andysif
andysif
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October 26th, 2016 at 9:50:35 PM permalink
I know what edge sorting is, and I am sure you can see the difference on the back of the card when you are sitting at your own table holding the card in your hand.

But in real life, that card must be 4 or 5 feet from you. Dealer slide the card from the shoe and turn it over. The back is expose for maybe at most 1 to 2 seconds. And you have to act like you are not looking. Under these conditions, how on earth is edge sorting even possible?
MathExtremist
MathExtremist
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October 26th, 2016 at 11:04:21 PM permalink
It's all described here:

https://cases.justia.com/federal/district-courts/new-jersey/njdce/1:2014cv02283/302463/107/0.pdf?ts=1477131948

Start on p. 7.
"In my own case, when it seemed to me after a long illness that death was close at hand, I found no little solace in playing constantly at dice." -- Girolamo Cardano, 1563
MrV
MrV
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October 27th, 2016 at 8:07:26 AM permalink
Thanks for the link.

I can now better understand the decision, which seems to hinge on the court's definition of "marked cards."

The court's interpretation of the term, while certainly subject to attack, seems logical enough and reeks of common sense (a rare commodity in a courtroom).
"What, me worry?"
Hunterhill
Hunterhill
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October 27th, 2016 at 8:09:16 AM permalink
Quote: MrV

Thanks for the link.

I can now better understand the decision, which seems to hinge on the court's definition of "marked cards."

The court's interpretation of the term, while certainly subject to attack, seems logical enough and reeks of common sense (a rare commodity in a courtroom).


I think you meant to write reeks of NONSENSE not common sense.
Don't teach an alligator how to swim.
MrV
MrV
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October 27th, 2016 at 8:41:37 AM permalink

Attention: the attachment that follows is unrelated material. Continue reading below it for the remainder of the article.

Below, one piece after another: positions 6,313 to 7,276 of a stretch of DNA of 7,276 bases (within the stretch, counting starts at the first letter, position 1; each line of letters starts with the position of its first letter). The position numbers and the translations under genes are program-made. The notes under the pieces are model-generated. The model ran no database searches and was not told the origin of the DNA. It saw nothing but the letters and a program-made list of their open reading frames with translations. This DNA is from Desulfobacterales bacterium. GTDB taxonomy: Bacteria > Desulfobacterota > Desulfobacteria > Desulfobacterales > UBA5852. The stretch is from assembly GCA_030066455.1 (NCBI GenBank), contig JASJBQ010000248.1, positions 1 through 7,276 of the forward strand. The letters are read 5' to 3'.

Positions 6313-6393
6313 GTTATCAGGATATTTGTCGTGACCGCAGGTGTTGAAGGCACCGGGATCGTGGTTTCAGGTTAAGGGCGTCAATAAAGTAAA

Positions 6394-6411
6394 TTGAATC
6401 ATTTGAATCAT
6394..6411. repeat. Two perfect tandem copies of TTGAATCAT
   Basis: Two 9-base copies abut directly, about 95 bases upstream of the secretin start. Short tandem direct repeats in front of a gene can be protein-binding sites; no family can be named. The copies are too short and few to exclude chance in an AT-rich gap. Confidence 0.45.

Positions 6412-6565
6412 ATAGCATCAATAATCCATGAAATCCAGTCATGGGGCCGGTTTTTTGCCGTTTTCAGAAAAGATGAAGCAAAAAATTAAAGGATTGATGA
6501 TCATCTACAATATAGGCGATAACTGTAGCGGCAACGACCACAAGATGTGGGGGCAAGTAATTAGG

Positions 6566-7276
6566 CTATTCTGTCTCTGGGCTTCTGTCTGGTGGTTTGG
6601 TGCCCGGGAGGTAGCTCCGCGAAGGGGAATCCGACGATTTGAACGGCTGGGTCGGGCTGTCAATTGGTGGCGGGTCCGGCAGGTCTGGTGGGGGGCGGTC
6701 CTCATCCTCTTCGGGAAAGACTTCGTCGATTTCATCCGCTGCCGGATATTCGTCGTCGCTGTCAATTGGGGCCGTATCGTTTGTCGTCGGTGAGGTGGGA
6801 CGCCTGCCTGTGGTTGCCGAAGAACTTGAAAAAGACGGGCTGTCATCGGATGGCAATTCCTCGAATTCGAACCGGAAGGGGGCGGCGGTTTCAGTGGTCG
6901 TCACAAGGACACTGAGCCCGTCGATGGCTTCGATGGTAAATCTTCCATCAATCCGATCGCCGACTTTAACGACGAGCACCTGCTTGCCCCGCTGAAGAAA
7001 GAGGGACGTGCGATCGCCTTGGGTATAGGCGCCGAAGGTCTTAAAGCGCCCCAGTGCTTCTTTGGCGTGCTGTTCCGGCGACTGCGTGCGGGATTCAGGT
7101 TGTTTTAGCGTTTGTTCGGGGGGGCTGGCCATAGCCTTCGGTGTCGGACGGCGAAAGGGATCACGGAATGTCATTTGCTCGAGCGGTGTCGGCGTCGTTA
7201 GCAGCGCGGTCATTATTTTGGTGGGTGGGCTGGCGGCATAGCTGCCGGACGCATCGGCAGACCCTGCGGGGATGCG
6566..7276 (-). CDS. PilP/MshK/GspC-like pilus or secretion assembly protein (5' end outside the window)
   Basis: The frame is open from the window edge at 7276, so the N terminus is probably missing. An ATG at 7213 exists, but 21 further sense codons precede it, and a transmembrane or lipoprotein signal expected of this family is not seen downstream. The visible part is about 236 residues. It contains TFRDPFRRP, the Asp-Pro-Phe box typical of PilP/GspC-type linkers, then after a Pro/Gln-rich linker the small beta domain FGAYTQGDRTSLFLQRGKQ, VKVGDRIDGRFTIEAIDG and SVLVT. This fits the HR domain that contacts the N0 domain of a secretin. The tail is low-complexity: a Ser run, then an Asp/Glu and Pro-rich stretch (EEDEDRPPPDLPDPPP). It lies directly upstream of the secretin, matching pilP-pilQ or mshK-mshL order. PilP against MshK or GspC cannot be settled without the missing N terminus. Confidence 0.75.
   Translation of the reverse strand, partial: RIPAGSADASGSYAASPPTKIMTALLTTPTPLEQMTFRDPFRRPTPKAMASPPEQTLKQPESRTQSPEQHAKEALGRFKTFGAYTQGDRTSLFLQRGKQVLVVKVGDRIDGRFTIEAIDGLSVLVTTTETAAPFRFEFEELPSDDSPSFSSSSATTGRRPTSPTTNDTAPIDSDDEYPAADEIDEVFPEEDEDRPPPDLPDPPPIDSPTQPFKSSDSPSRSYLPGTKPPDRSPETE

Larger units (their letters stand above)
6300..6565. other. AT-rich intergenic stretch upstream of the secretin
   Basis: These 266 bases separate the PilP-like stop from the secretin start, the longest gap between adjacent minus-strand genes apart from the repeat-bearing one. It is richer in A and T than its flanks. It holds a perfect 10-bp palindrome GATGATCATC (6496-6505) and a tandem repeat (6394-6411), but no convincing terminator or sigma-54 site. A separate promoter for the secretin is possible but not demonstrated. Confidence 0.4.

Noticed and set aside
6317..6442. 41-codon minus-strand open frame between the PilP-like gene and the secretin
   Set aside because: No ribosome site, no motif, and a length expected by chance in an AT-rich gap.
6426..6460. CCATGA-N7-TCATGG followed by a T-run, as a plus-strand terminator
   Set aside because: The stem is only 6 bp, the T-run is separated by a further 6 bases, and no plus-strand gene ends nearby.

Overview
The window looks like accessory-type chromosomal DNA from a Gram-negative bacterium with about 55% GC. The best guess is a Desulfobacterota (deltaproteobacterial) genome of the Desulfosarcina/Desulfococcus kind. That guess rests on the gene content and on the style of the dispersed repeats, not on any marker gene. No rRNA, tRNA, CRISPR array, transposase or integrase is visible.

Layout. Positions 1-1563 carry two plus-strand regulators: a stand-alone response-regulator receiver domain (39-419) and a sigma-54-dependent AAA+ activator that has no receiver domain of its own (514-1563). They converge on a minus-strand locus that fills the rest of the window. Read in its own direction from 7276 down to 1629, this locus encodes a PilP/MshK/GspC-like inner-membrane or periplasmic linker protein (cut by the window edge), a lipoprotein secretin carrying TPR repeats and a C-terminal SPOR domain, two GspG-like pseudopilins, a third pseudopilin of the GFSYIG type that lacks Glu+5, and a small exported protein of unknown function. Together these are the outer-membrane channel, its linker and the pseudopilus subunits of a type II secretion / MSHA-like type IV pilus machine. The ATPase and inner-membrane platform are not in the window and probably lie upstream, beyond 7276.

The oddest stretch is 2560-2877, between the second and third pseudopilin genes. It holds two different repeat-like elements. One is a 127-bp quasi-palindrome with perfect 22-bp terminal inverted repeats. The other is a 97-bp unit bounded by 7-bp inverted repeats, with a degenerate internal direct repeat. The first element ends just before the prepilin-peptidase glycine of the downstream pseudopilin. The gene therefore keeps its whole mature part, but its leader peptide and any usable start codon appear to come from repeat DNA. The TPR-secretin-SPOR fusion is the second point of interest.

I understand that many people disagree with the court's interpretation; my point is that it seems to be defensible: I've no dog in this fight.

Yes, Ivey et al did not touch the cards, but his instructions to the dealer led to him having a quantifiable advantage, which the court felt was wrong.

Whether the advantage results from daubing or edge sorting seems irrelevant: the focus instead is on whether the player's actions are designed to result in him having an advantage.

This case could, and arguably should, go up on appeal (another bite of the apple).
"What, me worry?"
boymimbo
boymimbo
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October 27th, 2016 at 1:51:53 PM permalink
It's an interesting decision. Ivey and Sun's defense of course is that the cards are not physically marked and therefore they weren't breaking rules. The court felt that the way the cards were being manipulated (by the dealer) constituting marking and therefore in violation of New Jersey's gambling laws but not the laws of Baccarat. They lost for breach of contract, but their charges of fraud and conspiracy were dismissed.
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someone
someone
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October 27th, 2016 at 2:01:49 PM permalink
Quote: MrV


Yes, Ivey et al did not touch the cards, but his instructions to the dealer led to him having a quantifiable advantage, which the court felt was wrong.


However, the player doing things to have a quantifiable edge is legal, as demonstrated with counting cards.

What the judge ruled is that Ivey caused the cards to be marked.

To assess this ruling we need to define what constitutes a marked card. To me a card is marked, if after randomizing a deck properly you can determine the card by looking at the back of the it. With edge sorting this is not the case, as randomizing a deck should always involve a turn.

In the Ivey case, what happened is that the player asked the house to modify their card handling procedures, that then interacted with a flaw in the shuffle. After this it was just a matter of tracking the groups of cards through the shuffle and betting accordingly.
Ibeatyouraces
Ibeatyouraces
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October 27th, 2016 at 2:54:18 PM permalink
Also, by counting cards, I'm effectively marking the remaining cards.
DUHHIIIIIIIII HEARD THAT!
RS
RS 
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October 27th, 2016 at 3:41:48 PM permalink
Using the court's definition of a marked card or marked deck, the cards are inherently marked. Ivey & co did not mark the cards, but simply changed the groupings. IE: They are already sorted (non-optimally) from the start....he just changed the sort.
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prozema
prozema
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October 27th, 2016 at 7:27:59 PM permalink
Seems like the casino should shuffle better.
"A little luck never hurt any fisherman, that's all I know." - Sig Hansen

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